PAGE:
This Spotlight features Edelweiss Arnold, Marketing Manager at The Publishing Training Centre (PTC), a UK-based and nationally recognized training provider.
Edelweiss kindly agreed to talk to me about the history of the organization, and provided insights into the PTC’s mission to help both new entrants to the field and established publishing professionals further their careers through high-quality training.
The early years…
As a former student of the PTC, when working in-house and later as a freelancer, I was keen to know a bit more about the Centre’s origins. Edelweiss started off by giving me the back story.
“The Publishing Training Centre is an educational charity that has been around for more than 30 years, and some of the best-known names in the publishing industry have attended training courses with us.
"We were born under the auspices of the Publishers Association (PA) and our first courses were run under their banner. Sir Stanley Unwin’s charitable trust identified the need for quality, professional training for the book and journal publishing industry, and his son, Rayner Unwin, took up the challenge. The trust bought a beautiful old building in southwest London, which was formerly the Municipal Works Offices of Wandsworth. The building was renamed Book House and a number of book-related charities moved in.
“At this time our fledgling training company was moved out of the Publishers Association and Book House Training Centre was born. The earliest courses offered were intensive programmes for copy-editors and commissioning staff. In the late 1990s, Book House Training Centre was renamed The Publishing Training Centre.”
Training today – in the classroom and beyond…
I then asked Edelweiss about the PTC’s current training programme.
In a previous post on this blog, "Does Training Matter? What Publishers Say about Proofreading & Editing Courses", I interviewed a number of publishers specifically to find out what they considered to be the preferred editorial training courses in the UK.
The PTC came up time and again as one of the most trusted UK external providers. So, more broadly, what’s on offer?
Says Edelweiss, “Today we offer more than 50 classroom-based publishing related courses, in subjects such as editing, strategy, digital publishing, e-learning and more. We also offer in-house training in these areas for companies wishing to train a number of staff members at the same time. In 1992 we started our distance learning operation.”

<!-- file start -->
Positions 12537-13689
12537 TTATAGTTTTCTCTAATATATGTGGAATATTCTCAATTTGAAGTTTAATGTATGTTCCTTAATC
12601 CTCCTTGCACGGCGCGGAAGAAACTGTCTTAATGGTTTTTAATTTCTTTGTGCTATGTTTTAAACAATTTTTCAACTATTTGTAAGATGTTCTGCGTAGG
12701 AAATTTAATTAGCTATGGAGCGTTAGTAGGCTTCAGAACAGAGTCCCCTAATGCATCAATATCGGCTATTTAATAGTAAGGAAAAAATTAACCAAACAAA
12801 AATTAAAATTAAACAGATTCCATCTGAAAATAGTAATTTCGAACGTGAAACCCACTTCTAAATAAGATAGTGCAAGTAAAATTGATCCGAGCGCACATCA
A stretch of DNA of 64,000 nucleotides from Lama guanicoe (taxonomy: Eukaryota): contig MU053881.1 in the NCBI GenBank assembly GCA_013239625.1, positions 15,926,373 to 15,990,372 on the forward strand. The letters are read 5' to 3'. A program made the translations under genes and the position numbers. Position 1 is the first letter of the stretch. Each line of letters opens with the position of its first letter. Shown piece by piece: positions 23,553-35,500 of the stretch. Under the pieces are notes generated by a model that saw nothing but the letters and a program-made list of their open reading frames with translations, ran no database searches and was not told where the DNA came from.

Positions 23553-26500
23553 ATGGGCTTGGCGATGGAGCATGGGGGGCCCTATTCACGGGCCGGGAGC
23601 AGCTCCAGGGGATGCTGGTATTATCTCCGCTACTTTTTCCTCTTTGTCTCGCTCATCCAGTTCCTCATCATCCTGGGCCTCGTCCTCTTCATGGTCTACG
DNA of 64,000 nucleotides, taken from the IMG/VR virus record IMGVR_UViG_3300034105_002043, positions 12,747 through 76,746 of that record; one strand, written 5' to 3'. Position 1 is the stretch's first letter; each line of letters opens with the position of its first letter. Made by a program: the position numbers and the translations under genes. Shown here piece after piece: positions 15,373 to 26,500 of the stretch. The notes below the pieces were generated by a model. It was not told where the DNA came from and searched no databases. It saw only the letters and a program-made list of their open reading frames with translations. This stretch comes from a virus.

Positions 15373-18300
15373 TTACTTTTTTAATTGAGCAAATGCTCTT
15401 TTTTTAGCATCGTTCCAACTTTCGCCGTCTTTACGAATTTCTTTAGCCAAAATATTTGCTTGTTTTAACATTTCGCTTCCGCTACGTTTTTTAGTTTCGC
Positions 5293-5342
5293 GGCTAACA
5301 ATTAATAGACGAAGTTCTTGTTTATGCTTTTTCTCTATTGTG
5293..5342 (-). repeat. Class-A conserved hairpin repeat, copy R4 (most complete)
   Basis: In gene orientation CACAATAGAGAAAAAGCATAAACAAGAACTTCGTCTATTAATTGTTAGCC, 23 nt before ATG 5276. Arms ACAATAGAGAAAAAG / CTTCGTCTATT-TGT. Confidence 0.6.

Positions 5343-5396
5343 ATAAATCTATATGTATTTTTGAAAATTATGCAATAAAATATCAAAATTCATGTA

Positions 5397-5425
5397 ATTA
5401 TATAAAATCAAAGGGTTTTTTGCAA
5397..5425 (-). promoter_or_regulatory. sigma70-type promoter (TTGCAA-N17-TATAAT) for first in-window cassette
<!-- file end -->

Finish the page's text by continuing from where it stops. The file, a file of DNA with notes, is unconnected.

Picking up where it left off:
Classroom-based training doesn’t suit everyone, particularly if you don’t live locally and have professional and personal demands on your time. Some people may worry that an intensive short course may not give them the time to absorb all the material.
They may also want to study in their own time, with the assurance that the training is going to prepare them for the market. I wanted to know what the PTC’s distance learning courses offer for the fledgling editorial freelancer beyond the classroom programme.
“The distance learning courses are designed not only to give students a comprehensive understanding of the subject matter, but also to prepare them to take on work on a freelance basis,” explained Edelweiss.
“The courses are assessed and certificated, and they count towards accreditation from the Society for Editors and Proofreaders (SfEP). Our distance learning programmes are evaluated via the Publishing Qualifications Board, a subsidiary of The Publishing Training Centre that was set up to provide assessed qualifications in publishing skills.
“The courses are intensive and require commitment from students – and the assessment is rigorous.
"We want to ensure that every student who has passed one of our distance learning courses can legitimately say that they are ready to take on work for paying customers because they can do the job well and they have the commitment required of freelance workers.”
Distance learning courses…
So what does this particular training provider have to offer for students looking to pursue the distance-learning option?
“Our courses include Basic Proofreading, Copy-Editing, Editorial Project Management, Picture Research and Successful Editorial Freelancing, a course where the assignment allows you to create a business plan and have it assessed by a business consultant.
We also have two online programmes, one in grammar (Grammar at Work) and Understanding Book Publishing, which will be very helpful to those wishing to break into the publishing industry.”
An important issue for many students undertaking any sort of training is the reputation of the provider. As the conversation wrapped up, Edelweiss emphasized the importance that the PTC places on its professional links to the publishing industry and how these impact on students:
“Our reputation as the foremost trainer of publishers in this country also means that our alumni have a qualification that will be recognized by clients they approach within the industry.
We also have very close ties to the SfEP, the PA and the IPG (Independent Publishers Guild) and we are involved in Skillset’s current project to update the National Occupational Standards for the publishing industry.
Visit The Publishing Training Centre.
Louise Harnby is a professional proofreader and copyeditor. She curates The Proofreader's Parlour and is the author of several books on business planning and marketing for editors and proofreaders.
Visit her business website at Louise Harnby | Proofreader, say hello on Twitter at @LouiseHarnby, or connect via Facebook and LinkedIn.
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